Transforming the modern enterprise
May 7, 2018

3 Forces Transforming the Modern Enterprise (and 3 Ways to Adapt)

The modern enterprise is changing in a monumental way, whether or not you are ready for it.

In the last 10 years, nearly every aspect of business has been revolutionized: the way you serve customers; the way you dream up, build, and market new ideas; the way you monetize your business; the way you build connections in the market; and the way you automate your business processes and systems.

Get our white paper "Enterprise Work Management and The Future of Collaboration" to learn more about how business is changing and how managers can increase employee engagement, even with these changes.

Let’s talk about why the change is happening.

The Forces at Work

Three major forces are radically redefining everything about work and the modern workplace:

Digitization is the conversion of offline work to networked, computer-supported work. It is the new way ideas are brought to market.

It is changing how businesses operate, and, fundamentally, how enterprises work. However, according to McKinsey, industries are on average less than 40 percent digitized

Despite all we hear about the billions spent on digitization, or the deep penetration of digital technology in industries like media, retail, and high tech, it stands to reason that more change is coming than we have already experienced since Netscape was launched more than 20 years ago.

Millennials are now the largest group of employees in the workplace, according to Pew Research. They are knowledge workers who have grown up in a digital world.

They are highly networked and want more ownership and autonomy in the work that they do. They require systemic changes in how work is managed, prioritized, and delivered. This generation’s influence will only increase over the next several years.

Declining productivity growth is occurring as the nature of work is changing. Employees are spending too much time searching for information across disparate tools and applications, coordinating their efforts, and reporting on progress or roadblocks.

This has resulted in a situation over the past 20 years that saw little-to-no labor productivity improvement, despite massive investments in digital technologies.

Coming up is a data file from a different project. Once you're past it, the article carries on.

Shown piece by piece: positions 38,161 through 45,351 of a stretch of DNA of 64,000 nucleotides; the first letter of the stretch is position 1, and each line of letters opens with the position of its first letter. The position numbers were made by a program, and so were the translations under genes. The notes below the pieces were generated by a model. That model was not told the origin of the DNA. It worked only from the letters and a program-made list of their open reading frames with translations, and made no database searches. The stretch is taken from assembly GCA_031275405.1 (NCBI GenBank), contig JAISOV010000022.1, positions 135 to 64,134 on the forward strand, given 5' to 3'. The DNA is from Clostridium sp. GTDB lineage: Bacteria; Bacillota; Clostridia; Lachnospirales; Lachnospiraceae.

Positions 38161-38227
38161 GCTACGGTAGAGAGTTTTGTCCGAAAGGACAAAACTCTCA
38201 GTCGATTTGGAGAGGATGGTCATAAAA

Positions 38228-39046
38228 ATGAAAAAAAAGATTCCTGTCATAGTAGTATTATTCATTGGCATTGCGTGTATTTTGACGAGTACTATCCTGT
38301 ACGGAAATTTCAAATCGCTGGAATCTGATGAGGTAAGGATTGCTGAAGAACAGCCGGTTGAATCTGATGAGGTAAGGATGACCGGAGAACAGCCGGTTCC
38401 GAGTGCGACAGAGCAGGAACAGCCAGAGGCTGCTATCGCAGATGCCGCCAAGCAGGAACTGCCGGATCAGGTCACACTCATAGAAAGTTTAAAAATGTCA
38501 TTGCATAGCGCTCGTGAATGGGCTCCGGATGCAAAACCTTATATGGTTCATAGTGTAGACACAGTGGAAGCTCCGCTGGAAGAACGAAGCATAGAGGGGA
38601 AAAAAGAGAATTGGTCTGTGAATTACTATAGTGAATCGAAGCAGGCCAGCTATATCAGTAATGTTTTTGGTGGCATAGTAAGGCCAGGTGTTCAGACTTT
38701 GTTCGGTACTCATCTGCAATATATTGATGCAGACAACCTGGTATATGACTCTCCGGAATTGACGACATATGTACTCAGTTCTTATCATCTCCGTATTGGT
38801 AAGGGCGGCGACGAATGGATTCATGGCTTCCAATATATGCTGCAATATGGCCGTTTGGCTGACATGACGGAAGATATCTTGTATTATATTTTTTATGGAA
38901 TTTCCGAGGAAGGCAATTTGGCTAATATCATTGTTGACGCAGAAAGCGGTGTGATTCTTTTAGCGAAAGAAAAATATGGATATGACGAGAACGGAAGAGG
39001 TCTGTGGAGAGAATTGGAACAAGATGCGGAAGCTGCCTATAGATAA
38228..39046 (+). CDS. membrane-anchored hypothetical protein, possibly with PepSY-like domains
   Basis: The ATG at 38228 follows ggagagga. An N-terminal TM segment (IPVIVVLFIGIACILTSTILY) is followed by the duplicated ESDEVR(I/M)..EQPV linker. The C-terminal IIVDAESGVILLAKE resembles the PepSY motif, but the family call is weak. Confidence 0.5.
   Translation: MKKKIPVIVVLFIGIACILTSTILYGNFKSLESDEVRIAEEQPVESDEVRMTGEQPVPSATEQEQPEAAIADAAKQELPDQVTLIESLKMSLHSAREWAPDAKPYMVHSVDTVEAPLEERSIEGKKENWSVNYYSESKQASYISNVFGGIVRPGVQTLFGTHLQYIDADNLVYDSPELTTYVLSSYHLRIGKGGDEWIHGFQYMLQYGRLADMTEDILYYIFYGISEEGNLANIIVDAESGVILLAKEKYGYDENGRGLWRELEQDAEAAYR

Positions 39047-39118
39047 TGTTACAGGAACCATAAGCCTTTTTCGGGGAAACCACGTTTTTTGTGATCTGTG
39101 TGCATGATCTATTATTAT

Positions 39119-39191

What does that mean? Let’s do a little math.

If we take a conservative estimate of 60 million knowledge workers in the United States, and figure in the annual total cost per knowledge worker of $93,200 (according to the Bureau of Labor Statistics), this comes to a total human capital investment of $5.5 trillion.

In terms of productivity, our research, matching an estimate by McKinsey, came to a startling conclusion: workers are spending only 39 percent of their time on the primary job they were hired to do. Imagine that, just 39 percent!

We’re just throwing away massive piles of cash since 39 percent of $5.5 trillion translates into $3.4 trillion of underutilized or wasted human capital investment.

What it All Means

There are key conclusions we can draw from these fundamental trends that are redefining the modern enterprise:

  1. The technology organizations acquire and use today has created a new revolution in how businesses operate, attract customers, and deliver value. And numbers suggest we are still in the beginning stages of this revolution.
  2. Your workforce has fundamentally changed. There are now more digital natives than digital immigrants in your organization. Leadership must shape this workforce into a unified team that can seamlessly collaborate and innovate together.
  3. Reigniting workplace productivity will require a new approach to managing collaborative work at an enterprise scale. Simply spending money on new tech won’t get the job done. Wholesale change management, with digital work automation as the key enabler, will be the way forward to unlocking higher productivity.

In Conclusion

The enterprise of today is fundamentally different from the enterprise of just a decade ago in terms of people management, operational management, and how it goes to market. And the change goes on.

Of all the ways your business is changing, I believe nothing is as important as this one: the way your people work is fundamentally transforming.

If the way your people work isn’t changing, then get ready to be left behind, because tomorrow’s knowledge workers will flow to the enterprises of the future, not to the organizations stuck in today’s paradigms.

In my next post I’ll talk about the enterprise of the future.

See our post "How to Get Ready for The Future of Work, From Ian Cleary, Clare Evens, and More: News From Best of Leap 2017" for more on preparing for the future of work.

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